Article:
At your naming ceremony I told you that if you were willing to work hard enough you could have anything in this life that you want. You’re two, and before I blink there will be a time when I can’t just kiss your sad away. I was a girl. I know how it can be. But Molly, if I can do right by you, if I try really, really hard – harder than I’ve ever tried at anything in my life – maybe I can help. Maybe I can be the mama that you need me to be – even when I’m tired, even when I’m annoyed or grouchy or frustrated. If I try hard enough, maybe I’ll get what I want the most – for you to always know that you can come to me for comfort, even when you’re mad at me. For you to trust me to support you, to be there for you, to stand by you even if I’m not physically by your side. For you to believe that when you’re sick, or scared, or sad, I will always try to comfort you, to hold your hand, to reassure you that you are the bravest, smartest, strongest, most special girl I’ve ever known.

You are two.

It’s all going by so quickly.

I’m trying so hard.

I have so much to learn.

I’m so grateful, and so humbled, to be your Mama.

Happy Birthday to my banana pancake, my little ladybug, my monkey, my Molly. I’ll always love you. I’ll always try to make you happy. I’ll always be here.

Love,

Mama

*Is it normal for two year olds to be able to complete puzzles? Or speak in full sentences (like, multiple clauses)? Or dress and undress themselves? Or do funny things on purpose?

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2! 2 Years Old! Ha ha haaaah!

H’oh boy. Molly is 2. Molly is 2!!!! Molly is 2? Didn’t I just write about her 1st birthday?

Very wisely we decided this year to pair up Lucy’s Naming Ceremony to occur the morning of Molly’s party so that all our friends and family could pop-in for a Springer family fiesta. We also hosted the parties a couple of days before Molly’s actual birthday so that it could occur on a Sunday and not a Tuesday. Recently Molly received a fabulous Hanukkah gift from her cousin Becka consisting of a nearly complete set of the If You Give… Book series. Molly LOVES these books and so we themed her party based on the titular book in the series, If You Give a Mouse a Cookie.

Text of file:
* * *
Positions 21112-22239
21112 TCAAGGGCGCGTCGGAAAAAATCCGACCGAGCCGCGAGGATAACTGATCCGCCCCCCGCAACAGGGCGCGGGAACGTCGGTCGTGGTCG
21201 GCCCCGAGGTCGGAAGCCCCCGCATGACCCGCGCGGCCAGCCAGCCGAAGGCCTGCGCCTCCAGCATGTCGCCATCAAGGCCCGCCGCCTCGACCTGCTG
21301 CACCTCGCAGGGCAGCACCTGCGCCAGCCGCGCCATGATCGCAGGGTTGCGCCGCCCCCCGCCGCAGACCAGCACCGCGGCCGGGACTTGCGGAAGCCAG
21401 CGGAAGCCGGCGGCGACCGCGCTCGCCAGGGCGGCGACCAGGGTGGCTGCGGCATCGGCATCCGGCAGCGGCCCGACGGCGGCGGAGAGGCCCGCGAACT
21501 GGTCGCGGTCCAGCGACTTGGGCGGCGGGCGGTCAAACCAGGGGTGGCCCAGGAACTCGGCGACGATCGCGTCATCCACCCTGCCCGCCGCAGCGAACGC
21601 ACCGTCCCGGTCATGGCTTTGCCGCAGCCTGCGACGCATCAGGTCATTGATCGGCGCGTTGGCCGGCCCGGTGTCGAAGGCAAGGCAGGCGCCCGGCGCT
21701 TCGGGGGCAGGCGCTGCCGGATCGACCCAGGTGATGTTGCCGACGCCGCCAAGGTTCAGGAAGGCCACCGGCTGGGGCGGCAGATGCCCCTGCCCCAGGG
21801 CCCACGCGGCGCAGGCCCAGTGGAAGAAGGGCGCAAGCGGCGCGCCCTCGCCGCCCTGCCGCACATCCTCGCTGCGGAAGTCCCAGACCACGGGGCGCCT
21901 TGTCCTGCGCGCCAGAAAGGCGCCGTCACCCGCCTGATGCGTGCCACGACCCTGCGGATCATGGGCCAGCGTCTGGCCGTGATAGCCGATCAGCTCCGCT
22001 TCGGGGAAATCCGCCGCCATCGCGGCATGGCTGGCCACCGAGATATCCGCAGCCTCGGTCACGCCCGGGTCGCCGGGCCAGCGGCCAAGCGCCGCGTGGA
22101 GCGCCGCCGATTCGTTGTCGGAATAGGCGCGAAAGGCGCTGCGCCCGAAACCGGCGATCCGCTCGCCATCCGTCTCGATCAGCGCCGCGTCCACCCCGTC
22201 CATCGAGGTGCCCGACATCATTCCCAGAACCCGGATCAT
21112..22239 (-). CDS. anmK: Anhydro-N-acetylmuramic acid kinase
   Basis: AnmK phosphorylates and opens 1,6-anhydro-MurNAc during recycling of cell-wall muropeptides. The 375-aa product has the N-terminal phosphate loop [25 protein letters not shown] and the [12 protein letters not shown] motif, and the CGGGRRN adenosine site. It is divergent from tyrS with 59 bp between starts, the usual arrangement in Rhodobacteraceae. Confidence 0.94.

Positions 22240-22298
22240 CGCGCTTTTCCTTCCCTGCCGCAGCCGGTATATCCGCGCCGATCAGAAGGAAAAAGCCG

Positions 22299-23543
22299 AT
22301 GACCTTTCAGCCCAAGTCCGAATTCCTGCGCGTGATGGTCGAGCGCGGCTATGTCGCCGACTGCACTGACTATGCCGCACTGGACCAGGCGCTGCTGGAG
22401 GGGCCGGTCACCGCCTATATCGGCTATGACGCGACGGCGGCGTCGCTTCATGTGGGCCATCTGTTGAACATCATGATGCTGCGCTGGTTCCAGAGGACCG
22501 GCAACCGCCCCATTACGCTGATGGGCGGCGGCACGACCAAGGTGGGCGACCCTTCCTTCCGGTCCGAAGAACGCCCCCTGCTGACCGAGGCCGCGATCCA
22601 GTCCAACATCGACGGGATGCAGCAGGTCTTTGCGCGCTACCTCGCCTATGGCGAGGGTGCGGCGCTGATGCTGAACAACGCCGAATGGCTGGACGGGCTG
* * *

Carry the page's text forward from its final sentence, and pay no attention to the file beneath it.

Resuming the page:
So off Leah went to plan decorations, including getting several illustrations from the book blown up and printed on large posters, and off I went to plan the most important of birthday items, le gâteau. Of course my immediate thought was, “why not make the cake look like a chocolate chip cookie?” To which I replied to myself, “why bother with cake, let’s make a giant cookie!” I ended up somewhere kind of in-between and made four 9-inch chocolate chip cookies which I then stacked on top of each other with layers of homemade buttercream frosting in between. The end result served its purpose and was delicious.

To round out our festivities, a round of Mediterranean themed dishes that were procured at nearly the last minute from Whole Foods (btw thank you Whole Foods) after nearly every actual Mediterranean restaurant we contacted about catering managed to completely flake.

The party ensued immediately after Lucy’s naming in our new (to us) backyard at our new (to us) house. We chatted, we toasted, we drank, we ate, and then the moment of cakery or cookiery or cookery! Since Leah’s sister Jodie and Molly are birthday twins minus one day, we continued the tradition of having them collectively blow out the candle. I think we all agreed that this is a tradition that shall continue in perpetuity.